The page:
I think so often I talk about this a lot that I I worked for incredible entrepreneurs, including, you know, either directly or indirectly. Ted Turner, I never worked at Apple. But I worked for an idea that was spun out of Apple. That was a Steve Jobs idea doing CD ROM shopping that five guys who worked for Steve, I worked for and then ended up our company got acquired by America Online. And so Steve Case, right. And so,

Nancy Duarte 6:36
Steve, I look amazing entrepreneur. Yeah. Right.

Kara Goldin 6:39
And I look back on those experiences. And when I wanted to start my own company, I, I realized that they were real people. And it sounds like the same experience where, you know, you had the, you were lucky in many ways to be able to go and work for somebody who didn’t make something so impossible or so hard or put up roadblocks. Instead, they needed help. Right. And they needed support. And you were there to support and thrive right and see their business thrive, which is incredible. So where so what was the point when you actually started putting presentations together? That sound? Great question. Yeah, so of everything there.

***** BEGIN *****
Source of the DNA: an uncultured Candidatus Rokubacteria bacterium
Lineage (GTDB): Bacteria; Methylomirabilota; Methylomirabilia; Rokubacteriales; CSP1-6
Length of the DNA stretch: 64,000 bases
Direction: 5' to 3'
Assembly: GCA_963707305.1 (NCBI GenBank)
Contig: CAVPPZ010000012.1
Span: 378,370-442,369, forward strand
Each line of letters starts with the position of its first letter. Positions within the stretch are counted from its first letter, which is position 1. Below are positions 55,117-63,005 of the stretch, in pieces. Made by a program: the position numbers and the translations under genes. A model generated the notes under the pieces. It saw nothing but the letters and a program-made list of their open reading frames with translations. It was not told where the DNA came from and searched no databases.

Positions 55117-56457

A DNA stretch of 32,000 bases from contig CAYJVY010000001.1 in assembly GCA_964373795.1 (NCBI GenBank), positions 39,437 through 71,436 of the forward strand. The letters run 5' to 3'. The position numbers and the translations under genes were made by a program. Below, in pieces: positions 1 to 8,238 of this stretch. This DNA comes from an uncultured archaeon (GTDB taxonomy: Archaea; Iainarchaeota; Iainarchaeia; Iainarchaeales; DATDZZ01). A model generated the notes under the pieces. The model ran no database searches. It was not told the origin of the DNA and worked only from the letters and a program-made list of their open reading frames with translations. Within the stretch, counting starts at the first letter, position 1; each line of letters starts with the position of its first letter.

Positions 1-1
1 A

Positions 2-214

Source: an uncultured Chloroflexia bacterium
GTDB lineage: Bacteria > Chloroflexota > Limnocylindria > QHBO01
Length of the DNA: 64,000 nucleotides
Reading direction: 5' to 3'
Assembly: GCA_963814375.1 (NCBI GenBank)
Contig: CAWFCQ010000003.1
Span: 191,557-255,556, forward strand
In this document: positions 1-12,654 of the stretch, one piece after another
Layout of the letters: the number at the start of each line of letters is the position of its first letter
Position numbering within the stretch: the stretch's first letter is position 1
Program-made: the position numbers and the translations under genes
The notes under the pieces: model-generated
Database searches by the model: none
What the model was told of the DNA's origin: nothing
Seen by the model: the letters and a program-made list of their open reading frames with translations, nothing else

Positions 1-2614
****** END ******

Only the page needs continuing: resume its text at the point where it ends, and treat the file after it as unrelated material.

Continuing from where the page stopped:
Nancy Duarte 7:22